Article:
Re: [OPE-L] Why aren't non-labourers sources of value? cost

From: Andrew Brown (A.Brown@LUBS.LEEDS.AC.UK)
Date: Fri Apr 15 2005 - 11:55:36 EDT

Hi Chris and all,
Only able to add some points of clarification --hopefully proper reply later.
Fundamental point: *both* trans-historical and historical theory is necessary to understand value and capital. To discuss trans-historical aspects (like the trans-historical notion of 'labour') is not to deny this, very far from it. I would agree, of course, that the historical moment is the most fundamental. But to *fail* to discuss trans-historical aspects is simply to leave them as unexamined presuppositions in historical theory and therefore likely to trip up that theory. I have come to the view that Hegel-inspired systematic dialectics is lacking at the trans-historical level.  
Relatedly, a 'social relations' approach cannot, in my view, be anything other than a materialist approach: one cannot split social relations form materiality, especially not from social labour.
Annotated clarifications:
Chris wrote ' I dispute any
approach to value theory starting from what is present in any society. '
I reply: 'Starting' is ambiguous (e.g. Banaji has three historical starting points). All I do is *recognise* and *develop* concepts at the trans-historical level. Concepts like 'mode of production' -- the very concept that Marx offers us in the first sentence of 'Capital'. If you like I am unpacking a little what this concept must mean. Surely no disagreement possible on this procedure?
Chirs write: 'You
are simply wrong about this 'cost'. Peasants have a saying 'Time costs
nothing'.  Only capital is interested in time becausde  the form of the
circuit of accumulation requires measure in a rate over time. Intuitively
one might think all socieiites worry about effort but that is not the same
as time because it would include intensity and unpleasantness etc. etc. But
in any case as Marx said, for UV questions using up resources is also a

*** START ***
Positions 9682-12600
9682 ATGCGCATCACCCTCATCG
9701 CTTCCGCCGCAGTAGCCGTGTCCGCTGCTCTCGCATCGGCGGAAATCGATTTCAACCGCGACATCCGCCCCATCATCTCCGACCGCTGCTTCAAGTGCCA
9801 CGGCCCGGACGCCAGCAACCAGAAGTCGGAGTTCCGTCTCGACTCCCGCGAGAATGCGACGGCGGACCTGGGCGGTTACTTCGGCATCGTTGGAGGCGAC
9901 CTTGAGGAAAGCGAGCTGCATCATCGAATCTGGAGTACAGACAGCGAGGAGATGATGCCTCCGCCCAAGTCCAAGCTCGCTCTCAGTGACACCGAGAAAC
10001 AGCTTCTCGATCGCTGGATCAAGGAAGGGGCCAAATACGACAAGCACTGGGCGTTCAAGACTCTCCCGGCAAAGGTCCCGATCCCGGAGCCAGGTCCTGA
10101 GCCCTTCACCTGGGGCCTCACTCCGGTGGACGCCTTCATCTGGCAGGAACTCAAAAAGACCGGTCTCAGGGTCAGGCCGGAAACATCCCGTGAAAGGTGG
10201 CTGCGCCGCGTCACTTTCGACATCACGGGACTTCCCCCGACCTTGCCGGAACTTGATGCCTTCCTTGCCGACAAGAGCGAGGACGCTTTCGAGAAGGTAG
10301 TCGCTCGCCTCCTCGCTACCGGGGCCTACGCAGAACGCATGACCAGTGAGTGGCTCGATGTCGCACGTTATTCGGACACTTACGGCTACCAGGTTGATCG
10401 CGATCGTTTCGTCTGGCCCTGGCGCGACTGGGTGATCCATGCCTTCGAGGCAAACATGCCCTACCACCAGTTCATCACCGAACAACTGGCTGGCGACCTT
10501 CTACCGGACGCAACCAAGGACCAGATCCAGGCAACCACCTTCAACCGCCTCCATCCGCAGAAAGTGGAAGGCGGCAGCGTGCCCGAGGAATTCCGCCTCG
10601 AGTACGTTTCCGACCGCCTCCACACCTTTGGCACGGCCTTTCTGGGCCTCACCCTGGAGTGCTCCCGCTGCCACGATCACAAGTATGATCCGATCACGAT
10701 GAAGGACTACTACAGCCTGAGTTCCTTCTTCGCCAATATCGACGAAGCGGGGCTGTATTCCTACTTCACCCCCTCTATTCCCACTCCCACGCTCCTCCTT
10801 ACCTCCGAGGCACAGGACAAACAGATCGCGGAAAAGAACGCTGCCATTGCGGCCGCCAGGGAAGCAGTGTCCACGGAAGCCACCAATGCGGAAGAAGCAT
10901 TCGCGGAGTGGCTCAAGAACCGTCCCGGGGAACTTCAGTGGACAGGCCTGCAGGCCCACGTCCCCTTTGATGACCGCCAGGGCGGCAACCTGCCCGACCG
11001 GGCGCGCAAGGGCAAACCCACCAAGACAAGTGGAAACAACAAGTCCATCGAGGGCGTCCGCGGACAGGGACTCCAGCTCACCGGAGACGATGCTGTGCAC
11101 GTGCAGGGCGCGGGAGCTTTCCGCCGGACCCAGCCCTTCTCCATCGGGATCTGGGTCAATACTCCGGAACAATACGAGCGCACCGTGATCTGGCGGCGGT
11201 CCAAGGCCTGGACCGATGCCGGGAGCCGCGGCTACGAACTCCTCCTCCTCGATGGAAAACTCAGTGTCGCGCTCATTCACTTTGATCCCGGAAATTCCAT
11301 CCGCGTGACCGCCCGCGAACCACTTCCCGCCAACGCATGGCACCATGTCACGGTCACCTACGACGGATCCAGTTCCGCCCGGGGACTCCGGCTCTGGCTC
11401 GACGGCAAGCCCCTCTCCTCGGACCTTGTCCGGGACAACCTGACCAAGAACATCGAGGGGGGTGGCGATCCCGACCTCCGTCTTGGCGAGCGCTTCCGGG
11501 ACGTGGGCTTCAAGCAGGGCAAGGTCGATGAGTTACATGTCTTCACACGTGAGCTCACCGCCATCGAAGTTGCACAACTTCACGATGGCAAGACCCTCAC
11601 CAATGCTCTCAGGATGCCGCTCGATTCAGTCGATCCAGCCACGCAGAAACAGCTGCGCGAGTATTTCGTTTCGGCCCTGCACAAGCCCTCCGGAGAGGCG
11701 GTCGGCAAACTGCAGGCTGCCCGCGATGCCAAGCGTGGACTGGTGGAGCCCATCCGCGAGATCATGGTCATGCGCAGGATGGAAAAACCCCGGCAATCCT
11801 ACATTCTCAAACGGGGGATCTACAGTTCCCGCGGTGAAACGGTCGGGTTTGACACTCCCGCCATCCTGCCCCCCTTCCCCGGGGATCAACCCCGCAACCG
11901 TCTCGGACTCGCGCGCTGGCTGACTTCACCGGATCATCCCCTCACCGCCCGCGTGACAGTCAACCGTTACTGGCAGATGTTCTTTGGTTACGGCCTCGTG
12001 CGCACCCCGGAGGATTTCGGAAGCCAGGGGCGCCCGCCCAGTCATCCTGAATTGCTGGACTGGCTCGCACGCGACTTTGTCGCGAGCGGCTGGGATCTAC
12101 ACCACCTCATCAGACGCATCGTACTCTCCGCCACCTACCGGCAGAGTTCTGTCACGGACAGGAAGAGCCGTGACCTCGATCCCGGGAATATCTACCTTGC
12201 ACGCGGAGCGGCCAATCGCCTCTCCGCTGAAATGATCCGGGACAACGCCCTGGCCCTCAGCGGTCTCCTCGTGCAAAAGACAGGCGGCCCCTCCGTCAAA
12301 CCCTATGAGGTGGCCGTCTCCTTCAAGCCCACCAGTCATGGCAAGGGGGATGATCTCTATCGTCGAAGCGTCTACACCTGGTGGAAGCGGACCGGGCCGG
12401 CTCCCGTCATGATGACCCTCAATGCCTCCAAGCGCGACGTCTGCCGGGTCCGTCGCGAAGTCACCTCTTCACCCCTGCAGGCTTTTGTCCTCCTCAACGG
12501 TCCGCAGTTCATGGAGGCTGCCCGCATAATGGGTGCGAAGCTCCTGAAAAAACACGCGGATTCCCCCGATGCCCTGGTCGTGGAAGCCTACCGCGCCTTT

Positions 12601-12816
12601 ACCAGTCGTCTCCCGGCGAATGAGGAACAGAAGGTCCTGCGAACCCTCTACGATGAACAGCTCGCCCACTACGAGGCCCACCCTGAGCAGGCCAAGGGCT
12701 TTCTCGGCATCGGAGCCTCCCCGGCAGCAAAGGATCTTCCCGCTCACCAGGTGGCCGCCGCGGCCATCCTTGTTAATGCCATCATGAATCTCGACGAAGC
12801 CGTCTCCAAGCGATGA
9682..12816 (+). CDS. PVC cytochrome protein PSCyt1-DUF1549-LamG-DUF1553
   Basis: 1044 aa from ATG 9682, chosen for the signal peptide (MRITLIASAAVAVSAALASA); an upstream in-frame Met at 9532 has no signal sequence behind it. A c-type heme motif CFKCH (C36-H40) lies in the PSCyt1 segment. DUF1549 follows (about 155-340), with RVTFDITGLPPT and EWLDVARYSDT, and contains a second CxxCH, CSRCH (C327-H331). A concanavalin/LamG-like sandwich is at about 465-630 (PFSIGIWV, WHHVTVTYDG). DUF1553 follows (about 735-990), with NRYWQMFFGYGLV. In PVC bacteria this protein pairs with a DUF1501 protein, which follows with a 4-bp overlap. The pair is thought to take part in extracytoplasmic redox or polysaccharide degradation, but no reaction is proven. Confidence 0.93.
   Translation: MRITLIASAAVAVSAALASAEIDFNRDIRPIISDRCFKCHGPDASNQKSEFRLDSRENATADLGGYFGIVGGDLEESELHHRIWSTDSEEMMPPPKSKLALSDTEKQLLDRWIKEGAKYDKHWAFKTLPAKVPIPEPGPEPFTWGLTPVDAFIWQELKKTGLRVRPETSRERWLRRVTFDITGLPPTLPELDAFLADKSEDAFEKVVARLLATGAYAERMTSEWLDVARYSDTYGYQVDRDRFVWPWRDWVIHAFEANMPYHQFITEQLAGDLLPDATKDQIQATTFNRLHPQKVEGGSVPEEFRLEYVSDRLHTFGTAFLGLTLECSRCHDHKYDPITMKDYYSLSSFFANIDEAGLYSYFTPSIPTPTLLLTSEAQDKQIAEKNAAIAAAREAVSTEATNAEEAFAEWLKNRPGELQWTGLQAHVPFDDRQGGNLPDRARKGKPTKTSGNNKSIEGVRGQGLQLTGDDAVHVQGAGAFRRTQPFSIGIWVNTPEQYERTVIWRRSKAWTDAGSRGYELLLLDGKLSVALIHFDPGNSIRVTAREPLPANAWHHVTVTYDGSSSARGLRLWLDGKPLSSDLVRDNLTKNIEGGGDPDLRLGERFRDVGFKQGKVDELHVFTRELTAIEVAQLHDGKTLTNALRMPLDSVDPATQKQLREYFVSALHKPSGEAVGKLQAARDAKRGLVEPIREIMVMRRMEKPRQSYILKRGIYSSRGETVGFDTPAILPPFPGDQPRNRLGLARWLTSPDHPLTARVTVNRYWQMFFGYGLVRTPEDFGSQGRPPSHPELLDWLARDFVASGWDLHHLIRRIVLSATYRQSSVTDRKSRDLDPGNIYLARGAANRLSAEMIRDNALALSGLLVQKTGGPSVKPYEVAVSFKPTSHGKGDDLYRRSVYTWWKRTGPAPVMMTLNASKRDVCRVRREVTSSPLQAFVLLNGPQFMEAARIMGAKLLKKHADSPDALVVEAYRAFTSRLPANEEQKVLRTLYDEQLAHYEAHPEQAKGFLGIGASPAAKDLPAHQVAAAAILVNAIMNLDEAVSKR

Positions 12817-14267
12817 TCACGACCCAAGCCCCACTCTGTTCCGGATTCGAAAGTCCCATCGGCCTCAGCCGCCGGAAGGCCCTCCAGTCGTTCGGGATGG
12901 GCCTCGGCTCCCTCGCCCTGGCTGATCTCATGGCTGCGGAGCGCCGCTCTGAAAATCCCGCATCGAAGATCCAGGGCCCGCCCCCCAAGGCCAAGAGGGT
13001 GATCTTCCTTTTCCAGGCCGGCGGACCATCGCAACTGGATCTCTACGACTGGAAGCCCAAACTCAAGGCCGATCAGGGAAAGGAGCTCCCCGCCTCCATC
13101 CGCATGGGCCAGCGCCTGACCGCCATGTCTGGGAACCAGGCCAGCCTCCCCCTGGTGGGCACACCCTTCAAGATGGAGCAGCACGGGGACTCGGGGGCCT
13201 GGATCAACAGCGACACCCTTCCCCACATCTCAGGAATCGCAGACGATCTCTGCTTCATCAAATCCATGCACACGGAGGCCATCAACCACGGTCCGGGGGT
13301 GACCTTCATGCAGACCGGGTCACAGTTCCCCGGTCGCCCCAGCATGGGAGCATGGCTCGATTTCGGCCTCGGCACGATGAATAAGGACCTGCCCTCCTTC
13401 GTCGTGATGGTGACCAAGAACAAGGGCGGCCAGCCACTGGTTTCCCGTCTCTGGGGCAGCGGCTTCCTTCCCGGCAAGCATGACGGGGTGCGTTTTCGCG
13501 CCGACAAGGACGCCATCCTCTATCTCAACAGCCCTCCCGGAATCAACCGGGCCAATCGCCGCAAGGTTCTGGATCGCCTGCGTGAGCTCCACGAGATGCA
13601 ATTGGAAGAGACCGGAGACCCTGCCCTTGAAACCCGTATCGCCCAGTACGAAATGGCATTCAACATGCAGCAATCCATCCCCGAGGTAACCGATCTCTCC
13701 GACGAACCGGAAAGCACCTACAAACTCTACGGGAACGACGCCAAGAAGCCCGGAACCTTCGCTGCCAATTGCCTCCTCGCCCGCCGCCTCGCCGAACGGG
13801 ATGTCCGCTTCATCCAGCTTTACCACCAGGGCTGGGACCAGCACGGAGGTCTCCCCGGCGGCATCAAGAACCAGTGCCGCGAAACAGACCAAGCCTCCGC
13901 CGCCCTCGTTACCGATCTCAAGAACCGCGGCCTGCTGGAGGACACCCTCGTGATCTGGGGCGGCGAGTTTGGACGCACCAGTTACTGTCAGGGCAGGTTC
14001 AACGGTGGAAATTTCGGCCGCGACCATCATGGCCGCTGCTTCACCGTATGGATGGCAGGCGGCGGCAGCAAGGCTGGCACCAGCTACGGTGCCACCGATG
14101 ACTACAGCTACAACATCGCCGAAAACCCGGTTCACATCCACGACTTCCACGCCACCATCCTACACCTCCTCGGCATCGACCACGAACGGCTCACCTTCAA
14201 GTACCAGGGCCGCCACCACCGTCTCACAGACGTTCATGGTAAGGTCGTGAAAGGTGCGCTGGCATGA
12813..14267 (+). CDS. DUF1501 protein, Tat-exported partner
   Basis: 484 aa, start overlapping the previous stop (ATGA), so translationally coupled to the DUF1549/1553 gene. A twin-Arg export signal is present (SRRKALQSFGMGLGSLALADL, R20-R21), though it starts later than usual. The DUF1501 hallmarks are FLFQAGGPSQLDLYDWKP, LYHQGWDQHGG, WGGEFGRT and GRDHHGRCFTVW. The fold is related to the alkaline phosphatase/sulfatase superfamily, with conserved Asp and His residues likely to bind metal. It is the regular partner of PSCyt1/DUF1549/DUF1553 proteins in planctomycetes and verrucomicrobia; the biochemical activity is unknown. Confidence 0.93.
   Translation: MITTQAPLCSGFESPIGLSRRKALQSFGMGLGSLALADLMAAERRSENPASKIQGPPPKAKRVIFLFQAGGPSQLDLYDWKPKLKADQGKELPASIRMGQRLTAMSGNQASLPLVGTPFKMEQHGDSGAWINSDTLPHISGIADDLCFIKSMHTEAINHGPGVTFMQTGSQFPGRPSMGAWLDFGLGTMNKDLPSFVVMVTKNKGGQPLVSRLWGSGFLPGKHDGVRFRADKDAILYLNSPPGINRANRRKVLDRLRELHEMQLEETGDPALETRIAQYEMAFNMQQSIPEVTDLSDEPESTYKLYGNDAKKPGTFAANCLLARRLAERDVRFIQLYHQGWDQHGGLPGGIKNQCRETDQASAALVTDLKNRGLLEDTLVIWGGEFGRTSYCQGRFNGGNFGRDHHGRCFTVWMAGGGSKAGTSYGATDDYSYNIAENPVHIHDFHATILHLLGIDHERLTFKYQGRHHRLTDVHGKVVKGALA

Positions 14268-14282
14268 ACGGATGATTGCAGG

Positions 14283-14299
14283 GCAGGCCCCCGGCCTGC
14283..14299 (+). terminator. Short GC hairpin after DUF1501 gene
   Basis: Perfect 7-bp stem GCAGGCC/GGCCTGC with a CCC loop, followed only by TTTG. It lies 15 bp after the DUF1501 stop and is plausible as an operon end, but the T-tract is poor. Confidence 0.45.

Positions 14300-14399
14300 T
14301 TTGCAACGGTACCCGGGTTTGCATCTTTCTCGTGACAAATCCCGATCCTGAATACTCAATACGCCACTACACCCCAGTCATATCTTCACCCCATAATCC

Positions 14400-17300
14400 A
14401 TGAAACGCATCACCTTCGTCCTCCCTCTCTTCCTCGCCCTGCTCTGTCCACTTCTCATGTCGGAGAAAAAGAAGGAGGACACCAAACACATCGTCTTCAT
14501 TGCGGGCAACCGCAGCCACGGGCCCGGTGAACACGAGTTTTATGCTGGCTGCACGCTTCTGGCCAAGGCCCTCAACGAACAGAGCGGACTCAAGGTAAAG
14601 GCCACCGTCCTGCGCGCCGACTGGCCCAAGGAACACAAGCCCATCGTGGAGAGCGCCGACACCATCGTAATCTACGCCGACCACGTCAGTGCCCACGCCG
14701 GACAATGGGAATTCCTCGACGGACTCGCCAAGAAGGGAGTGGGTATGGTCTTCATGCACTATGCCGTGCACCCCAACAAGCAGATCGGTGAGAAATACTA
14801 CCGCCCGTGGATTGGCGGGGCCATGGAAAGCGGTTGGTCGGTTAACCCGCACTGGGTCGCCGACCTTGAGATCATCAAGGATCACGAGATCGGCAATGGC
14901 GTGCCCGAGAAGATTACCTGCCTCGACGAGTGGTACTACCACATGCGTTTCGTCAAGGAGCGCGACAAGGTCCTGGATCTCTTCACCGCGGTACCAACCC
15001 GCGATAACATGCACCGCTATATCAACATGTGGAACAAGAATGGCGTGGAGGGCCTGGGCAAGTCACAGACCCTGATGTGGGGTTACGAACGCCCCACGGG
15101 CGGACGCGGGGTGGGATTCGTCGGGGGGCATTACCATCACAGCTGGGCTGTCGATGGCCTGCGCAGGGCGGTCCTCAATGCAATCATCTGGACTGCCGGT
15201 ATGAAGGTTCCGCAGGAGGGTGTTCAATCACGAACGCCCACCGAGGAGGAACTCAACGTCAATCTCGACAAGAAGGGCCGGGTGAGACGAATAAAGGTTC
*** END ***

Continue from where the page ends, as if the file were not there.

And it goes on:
I reply: You misundertand me. I explicitly *agreed* with Nicky that pre-capitalist societies did not themselves 'worry about' labour-time. If you agree that any society has, somehow, to determine 'social labour' then you are going to be hard pushed not to agree that the quantitative aspect of 'social labour' is SNLT (this includes 'intensity' btw), whether anyone recognises it or not, and whether this quantitative aspect has a great influence or a small one. It is quite true -- indeed absolutely cruicial to emphasise -- that even the theorist doesn't have to 'worry about' the quantitative aspect of social labour too much for pre-capitalist societies, because as we we all know the quantitative costing of labour time simply doesn't occur (costs are not generally reckoned in price terms) except in capitalism. That is, the whole quantitaitve side of 'social labour' becomes perversely detached and dominant (only) under capitalism. It is here where we have to examine the quantitative aspect closely. As we proceed through the three volumes of 'Capital' the quantitative aspect become more and more well specified and less and less resembles the trans-historical concept of 'SNLT' -- however, one cannot grasp the crucial specifics unless one recognises the general aspects to begin with. Thus I think you are quite right to emphasise that SNLT turns out to be *exploitation* time once we grasp 'capital' but this does not mean the Marx's earlier arguments re. SNLT and value are wrong (or that we should no longer use the concept of SNLT).